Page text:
And, to be honest, if my Freeview signal was affected, I'd be more likely to just switch it off and/or buy something more regulated from someone else. You don't get Sky or cable knocking out your transmission because the frequencies overlap with something else. Freeview will be the ones to suffer here, as well as customers.
I just love it. "Upgrade to digital", you say to all the old folks who don't know what SCART is - "You'll get a better picture more channels, and no interference - and we're turning off the old system anyway, so you have no choice". So they upgrade their aerials, fit signal boosters, change their TV or buy loads of adaptors, get comfortable and then next year it's "Oh, by the way, you have to do that all over again now because you'll get interference now from mobile phone masts and rather than just a little snow, you'll get an unwatchable corrupt MPEG stream ."
If we were talking 7000 people - okay. If we're talk 70,000 people, you have a problem. But they're honestly talking about 700,000 people - that's a good portion of the TV viewing audience across Britain. I think, if I was elderly, it would be that point at which I told them to stick it up their bum, sold my TV and stopped paying the licensing fee.
Gave up on freeview
Waltham Tx has been a pile of shit for months - in fact since they started work to shift muxs out of the 4G bands.
Its so bad that its impossible to receive any muxs above C49 here (NW Leicester) - antenna installers doing a roaring trade turning the antenna around to face Sutton Coldfield Tx. That however loses all the programmes local to the East Mids (no great loss) and substitutes them with West Mids programming (no great gain).
So I got a Freesat box.
DVB-T rollout in the UK has been (IMHO) a trail of incompetence and dithering. Typical of the UK these days. 15 YEARS to roll it out; pretty much all the early boxes obsolete due to later QAM changes; a DVB-T HD format which nobody else on the planet uses (or intends to use) and now the 4G nonsense.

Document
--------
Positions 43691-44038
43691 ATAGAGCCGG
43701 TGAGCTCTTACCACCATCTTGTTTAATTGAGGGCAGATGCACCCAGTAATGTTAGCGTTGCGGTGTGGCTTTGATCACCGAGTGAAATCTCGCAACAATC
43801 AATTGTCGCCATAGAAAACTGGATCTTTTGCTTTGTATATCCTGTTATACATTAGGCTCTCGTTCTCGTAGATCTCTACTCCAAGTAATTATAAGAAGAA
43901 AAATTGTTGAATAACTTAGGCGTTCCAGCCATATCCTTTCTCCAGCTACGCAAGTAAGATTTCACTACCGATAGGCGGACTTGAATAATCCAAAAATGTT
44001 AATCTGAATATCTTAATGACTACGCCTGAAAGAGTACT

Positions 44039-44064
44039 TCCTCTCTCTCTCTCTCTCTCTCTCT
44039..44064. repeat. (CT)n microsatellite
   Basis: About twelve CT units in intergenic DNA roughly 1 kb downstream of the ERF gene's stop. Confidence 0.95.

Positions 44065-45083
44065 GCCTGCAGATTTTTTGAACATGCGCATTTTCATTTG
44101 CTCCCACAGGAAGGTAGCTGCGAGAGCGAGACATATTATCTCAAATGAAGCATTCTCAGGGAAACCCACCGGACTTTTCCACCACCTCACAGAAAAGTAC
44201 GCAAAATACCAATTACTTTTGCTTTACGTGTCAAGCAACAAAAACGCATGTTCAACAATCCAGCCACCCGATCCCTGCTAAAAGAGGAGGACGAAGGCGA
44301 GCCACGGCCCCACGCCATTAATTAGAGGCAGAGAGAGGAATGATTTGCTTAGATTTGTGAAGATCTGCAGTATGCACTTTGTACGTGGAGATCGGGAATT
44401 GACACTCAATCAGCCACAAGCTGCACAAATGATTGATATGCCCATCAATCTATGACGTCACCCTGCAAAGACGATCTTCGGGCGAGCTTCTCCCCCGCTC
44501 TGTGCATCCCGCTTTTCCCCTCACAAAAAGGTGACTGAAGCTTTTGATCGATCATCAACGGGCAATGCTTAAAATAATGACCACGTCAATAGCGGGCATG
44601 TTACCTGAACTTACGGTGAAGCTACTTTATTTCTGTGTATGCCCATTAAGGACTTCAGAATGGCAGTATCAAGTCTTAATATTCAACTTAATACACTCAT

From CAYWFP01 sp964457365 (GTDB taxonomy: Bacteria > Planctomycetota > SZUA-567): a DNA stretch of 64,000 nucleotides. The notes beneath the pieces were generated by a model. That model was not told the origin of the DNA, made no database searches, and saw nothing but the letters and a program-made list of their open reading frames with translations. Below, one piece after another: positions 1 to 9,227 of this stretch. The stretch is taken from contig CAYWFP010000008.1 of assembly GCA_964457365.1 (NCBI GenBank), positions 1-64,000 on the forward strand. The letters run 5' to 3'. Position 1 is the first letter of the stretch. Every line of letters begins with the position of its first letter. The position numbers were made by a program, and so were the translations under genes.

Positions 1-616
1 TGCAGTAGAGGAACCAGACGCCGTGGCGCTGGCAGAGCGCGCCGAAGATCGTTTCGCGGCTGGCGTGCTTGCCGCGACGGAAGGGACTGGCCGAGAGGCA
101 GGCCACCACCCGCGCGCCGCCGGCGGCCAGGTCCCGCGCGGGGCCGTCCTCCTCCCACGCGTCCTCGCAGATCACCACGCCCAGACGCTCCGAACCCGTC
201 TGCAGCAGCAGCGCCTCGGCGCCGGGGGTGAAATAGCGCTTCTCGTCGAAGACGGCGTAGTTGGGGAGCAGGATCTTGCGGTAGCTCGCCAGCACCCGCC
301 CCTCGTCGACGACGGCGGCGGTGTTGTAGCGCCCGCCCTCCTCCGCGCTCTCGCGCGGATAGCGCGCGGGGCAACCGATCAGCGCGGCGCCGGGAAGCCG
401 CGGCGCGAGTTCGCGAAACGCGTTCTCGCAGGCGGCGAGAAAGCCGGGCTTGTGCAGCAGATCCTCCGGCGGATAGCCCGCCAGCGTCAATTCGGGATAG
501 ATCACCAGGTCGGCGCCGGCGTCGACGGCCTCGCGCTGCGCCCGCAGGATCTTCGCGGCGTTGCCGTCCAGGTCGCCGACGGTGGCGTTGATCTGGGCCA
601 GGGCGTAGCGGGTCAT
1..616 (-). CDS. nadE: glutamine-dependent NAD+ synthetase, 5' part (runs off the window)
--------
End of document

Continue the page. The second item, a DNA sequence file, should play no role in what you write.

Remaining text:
And someone will pay to replace my multi-outlet TV amplifier in the loft that feeds all of the room in the house?
We need this because in West Somerset (in England), the closest transmitter is Wenvoe (in Wales), and I prefer not to get programs in a language I don't understand (I suppose that I could learn Welsh...), but that would still mean that I got S4C not Channel 4, and also that I would get Welsh news, weather etc. I had enough of that when I was working in Swansea.
So. I point my aerials at Mendip, and the signal strength even since switchover is marginal without an amplifier.
I do get fed up when people assume that you've only one TV in the house, and suggest a single solution like "buy Freesat or Sky" will only do that one TV. If I were to provide separate satellite boxes on every TV in the house (my kids are all grown up but living at home [unfortunately], and have their own TVs in their bedrooms), it would cost a fortune, and I would need at least an 8 port LNB, plus lots of point-to-point wiring.
I need Freeview to work, and as all of our channels are at the top end (we're still getting the multiplex with BBC1 on channel 61 at the moment, so will have to retune again at some point I guess), it is very likely we will be affected. And there is no cable installation.